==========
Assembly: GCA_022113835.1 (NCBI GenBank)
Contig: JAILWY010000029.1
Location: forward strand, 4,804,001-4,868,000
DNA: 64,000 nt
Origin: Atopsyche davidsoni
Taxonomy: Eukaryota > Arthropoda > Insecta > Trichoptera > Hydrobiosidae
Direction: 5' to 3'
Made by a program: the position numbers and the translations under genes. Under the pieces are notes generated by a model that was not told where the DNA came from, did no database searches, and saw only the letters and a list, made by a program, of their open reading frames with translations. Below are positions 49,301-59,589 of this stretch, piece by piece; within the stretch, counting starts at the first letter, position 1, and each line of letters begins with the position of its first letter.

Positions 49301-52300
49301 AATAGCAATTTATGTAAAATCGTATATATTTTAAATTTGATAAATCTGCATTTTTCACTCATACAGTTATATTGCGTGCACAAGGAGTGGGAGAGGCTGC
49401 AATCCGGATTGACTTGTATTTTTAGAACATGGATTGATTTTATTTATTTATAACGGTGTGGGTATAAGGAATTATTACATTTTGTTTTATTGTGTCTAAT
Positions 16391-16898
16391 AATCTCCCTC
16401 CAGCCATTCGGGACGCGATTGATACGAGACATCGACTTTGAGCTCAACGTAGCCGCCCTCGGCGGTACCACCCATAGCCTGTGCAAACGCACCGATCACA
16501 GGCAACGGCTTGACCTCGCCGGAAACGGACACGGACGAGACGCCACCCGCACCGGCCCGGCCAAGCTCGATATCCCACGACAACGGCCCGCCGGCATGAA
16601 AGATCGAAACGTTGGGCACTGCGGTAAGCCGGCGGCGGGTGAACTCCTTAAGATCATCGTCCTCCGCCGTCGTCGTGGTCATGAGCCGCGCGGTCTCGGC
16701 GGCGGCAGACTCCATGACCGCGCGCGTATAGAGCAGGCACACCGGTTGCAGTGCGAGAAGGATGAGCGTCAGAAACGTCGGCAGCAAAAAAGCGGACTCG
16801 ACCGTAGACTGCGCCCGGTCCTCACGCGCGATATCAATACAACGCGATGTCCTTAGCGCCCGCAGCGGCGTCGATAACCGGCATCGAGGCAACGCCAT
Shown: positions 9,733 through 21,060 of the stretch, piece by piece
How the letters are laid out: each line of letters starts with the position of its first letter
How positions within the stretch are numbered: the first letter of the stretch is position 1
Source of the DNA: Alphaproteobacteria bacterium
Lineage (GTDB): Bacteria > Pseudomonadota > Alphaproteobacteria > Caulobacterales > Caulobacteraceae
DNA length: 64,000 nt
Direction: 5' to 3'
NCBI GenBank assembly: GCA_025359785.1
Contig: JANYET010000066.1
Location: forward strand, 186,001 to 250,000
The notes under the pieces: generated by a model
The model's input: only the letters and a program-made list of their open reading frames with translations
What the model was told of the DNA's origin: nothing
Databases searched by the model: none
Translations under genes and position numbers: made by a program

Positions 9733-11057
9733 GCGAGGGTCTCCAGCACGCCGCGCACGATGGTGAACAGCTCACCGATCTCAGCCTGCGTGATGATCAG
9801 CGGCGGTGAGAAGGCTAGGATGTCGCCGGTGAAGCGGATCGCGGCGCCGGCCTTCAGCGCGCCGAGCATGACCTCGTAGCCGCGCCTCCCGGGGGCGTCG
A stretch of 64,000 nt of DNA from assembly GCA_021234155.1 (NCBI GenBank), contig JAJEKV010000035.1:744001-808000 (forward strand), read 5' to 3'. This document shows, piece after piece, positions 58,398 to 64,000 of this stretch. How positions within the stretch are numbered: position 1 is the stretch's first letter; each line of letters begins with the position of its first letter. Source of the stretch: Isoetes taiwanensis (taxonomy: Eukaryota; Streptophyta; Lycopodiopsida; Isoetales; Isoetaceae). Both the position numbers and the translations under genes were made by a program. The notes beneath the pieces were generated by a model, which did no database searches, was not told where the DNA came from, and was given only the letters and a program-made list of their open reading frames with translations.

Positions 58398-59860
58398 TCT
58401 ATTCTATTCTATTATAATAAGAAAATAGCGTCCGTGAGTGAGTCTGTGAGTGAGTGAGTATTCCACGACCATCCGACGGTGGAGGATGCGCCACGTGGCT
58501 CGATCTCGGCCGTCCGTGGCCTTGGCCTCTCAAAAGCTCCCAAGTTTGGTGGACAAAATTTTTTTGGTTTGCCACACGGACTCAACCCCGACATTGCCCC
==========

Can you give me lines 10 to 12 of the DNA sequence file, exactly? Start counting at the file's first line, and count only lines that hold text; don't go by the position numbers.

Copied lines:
49301 AATAGCAATTTATGTAAAATCGTATATATTTTAAATTTGATAAATCTGCATTTTTCACTCATACAGTTATATTGCGTGCACAAGGAGTGGGAGAGGCTGC
49401 AATCCGGATTGACTTGTATTTTTAGAACATGGATTGATTTTATTTATTTATAACGGTGTGGGTATAAGGAATTATTACATTTTGTTTTATTGTGTCTAAT
Positions 16391-16898